Monday, February 12, 2007

Meet DARPP-32   posted by Matt McIntosh @ 2/12/2007 07:14:00 PM

DARPP-32 is a regulatory protein with a lot going on that should be of interest to GNXP readers. It act as a master switch in the brain which regulates the activity of a variety of ion pumps, ion channels, neurotransmitter receptors, neuromodulators and transcription factors. (Paul Greengard won a richly deserved Nobel prize for doing the most of the heavy lifting in understanding the many important brain functions it plays a role in.)

DARPP-32 is crucial in the formation and control of the information pathways that carry signals between the striatum and prefrontal cortex. This makes it extremely interesting for several reasons, first and foremost being that it plays a central role in working memory (probably influencing g), motivation, attention, and reward-based learning. Secondly, it appears to be at the nexus of the action of pretty much all classes of psychotropic drugs.

Of course something this important is going to cause a lot of havoc when it doesn't work right, and as you'd expect it's been implicated in a variety of disorders -- most recently to schizophrenia. (That list is getting mighty long.) There's long been speculations about the similarities between schizophrenia and psychomimimetics (hence the name), and DARPP-32 mediation seems to provide a concrete link between the two.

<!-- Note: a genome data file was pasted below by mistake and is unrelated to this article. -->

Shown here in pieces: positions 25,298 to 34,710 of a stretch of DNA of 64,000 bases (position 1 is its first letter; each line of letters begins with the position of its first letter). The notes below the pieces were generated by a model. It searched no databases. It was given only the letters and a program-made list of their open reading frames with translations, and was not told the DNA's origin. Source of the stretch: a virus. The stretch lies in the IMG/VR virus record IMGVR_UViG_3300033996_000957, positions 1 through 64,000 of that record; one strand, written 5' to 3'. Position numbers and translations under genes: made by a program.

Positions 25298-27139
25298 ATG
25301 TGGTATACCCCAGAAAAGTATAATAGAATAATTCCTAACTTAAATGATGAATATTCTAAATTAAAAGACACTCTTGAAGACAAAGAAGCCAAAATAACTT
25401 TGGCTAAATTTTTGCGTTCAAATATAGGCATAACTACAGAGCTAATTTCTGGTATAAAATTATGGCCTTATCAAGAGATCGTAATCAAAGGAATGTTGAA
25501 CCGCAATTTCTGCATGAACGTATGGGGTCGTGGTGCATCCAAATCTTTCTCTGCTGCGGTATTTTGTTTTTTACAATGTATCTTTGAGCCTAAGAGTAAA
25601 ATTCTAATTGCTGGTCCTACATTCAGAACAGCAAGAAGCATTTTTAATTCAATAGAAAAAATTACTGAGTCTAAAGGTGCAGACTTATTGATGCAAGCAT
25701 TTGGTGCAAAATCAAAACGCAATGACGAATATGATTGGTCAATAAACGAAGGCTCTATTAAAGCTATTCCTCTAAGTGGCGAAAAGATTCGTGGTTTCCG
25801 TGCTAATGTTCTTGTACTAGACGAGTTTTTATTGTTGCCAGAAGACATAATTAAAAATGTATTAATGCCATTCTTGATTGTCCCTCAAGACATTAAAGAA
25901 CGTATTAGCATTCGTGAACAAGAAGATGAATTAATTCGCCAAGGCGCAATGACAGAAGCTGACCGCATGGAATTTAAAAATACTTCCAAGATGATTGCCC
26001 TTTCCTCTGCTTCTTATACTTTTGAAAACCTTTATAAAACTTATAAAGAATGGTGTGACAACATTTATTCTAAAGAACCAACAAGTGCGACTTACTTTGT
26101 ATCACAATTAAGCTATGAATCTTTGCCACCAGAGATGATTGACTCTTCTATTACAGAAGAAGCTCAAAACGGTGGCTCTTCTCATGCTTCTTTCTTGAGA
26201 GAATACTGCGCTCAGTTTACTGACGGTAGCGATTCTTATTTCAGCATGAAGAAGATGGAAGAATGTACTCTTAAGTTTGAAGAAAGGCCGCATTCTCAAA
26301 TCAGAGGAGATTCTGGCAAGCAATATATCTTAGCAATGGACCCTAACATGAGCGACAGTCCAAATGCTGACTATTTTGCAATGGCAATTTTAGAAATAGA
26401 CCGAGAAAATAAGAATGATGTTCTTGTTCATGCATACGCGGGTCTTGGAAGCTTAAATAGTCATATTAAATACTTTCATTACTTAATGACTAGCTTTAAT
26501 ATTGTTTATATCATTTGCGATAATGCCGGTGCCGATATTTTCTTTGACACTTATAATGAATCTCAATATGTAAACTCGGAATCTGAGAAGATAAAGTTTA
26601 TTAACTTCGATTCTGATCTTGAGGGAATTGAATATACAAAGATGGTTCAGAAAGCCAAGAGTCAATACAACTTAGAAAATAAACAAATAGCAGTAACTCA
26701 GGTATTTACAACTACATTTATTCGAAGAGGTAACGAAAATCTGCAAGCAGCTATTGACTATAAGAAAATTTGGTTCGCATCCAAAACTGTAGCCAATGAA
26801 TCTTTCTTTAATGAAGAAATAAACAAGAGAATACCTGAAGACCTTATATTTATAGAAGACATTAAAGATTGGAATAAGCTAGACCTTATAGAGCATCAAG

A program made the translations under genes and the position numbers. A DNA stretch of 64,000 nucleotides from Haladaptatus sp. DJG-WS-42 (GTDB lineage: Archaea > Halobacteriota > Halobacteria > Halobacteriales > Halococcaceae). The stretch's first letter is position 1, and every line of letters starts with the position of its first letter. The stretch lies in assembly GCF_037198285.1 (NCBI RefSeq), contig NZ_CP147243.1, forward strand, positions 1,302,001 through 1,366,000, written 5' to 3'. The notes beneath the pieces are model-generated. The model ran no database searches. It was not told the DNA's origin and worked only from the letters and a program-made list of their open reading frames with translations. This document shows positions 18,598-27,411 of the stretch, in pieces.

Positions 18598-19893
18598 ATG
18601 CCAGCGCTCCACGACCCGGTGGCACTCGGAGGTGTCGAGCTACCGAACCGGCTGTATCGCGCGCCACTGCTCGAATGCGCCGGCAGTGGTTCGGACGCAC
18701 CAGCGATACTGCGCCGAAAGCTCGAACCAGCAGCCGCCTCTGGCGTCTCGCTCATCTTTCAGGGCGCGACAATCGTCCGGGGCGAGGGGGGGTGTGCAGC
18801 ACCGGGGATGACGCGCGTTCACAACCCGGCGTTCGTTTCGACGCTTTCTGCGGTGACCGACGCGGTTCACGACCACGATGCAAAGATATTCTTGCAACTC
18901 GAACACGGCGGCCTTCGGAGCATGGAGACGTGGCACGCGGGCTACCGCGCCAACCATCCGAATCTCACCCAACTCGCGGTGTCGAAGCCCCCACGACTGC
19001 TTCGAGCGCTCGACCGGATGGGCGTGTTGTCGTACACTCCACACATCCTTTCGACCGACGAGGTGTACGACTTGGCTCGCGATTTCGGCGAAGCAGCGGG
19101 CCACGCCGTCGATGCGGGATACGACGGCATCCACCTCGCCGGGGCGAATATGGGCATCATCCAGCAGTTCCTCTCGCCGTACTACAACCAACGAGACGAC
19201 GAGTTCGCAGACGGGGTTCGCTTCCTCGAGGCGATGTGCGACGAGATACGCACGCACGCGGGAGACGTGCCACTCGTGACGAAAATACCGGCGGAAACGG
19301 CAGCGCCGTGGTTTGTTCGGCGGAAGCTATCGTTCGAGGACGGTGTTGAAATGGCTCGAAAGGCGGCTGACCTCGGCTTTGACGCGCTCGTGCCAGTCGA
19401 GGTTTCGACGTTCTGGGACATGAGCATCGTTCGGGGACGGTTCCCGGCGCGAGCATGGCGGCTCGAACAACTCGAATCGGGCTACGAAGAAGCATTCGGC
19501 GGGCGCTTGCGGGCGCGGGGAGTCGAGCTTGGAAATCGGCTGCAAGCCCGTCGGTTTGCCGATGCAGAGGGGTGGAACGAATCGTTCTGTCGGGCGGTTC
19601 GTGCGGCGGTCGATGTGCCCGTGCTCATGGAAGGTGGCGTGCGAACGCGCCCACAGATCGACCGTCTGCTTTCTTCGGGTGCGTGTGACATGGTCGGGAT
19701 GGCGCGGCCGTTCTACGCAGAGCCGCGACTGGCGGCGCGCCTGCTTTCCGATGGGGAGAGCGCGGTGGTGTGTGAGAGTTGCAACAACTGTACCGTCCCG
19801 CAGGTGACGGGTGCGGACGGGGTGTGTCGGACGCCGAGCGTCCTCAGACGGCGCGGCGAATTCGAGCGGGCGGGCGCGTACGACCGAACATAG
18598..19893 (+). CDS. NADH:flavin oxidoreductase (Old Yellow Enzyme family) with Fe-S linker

Another interesting thing is that the common allele for DARPP-32 which has been linked to schizophrenia is neither a necessary nor sufficient condition for exhibiting schizophrenic pathology. Schizophrenia has also been linked to Borna virus, which is also neither sufficient nor necessary for schizophrenia to manifest. So what's most likely going on here is that this allele has historically had some fitness advantage, probably due to a cognitive boost of some sort, but also makes the whole system it regulates more succeptible to damage by environmental insults such as pathogens that can hop the blood-brain barrier (of which Borna virus is one, but probably not the only one). It's a good illustration of just how complex medical aetiology can get, and of course as Greg Cochran & Paul Ewald will tell you there are probably a lot of other unusual conditions that follow similar causal lines.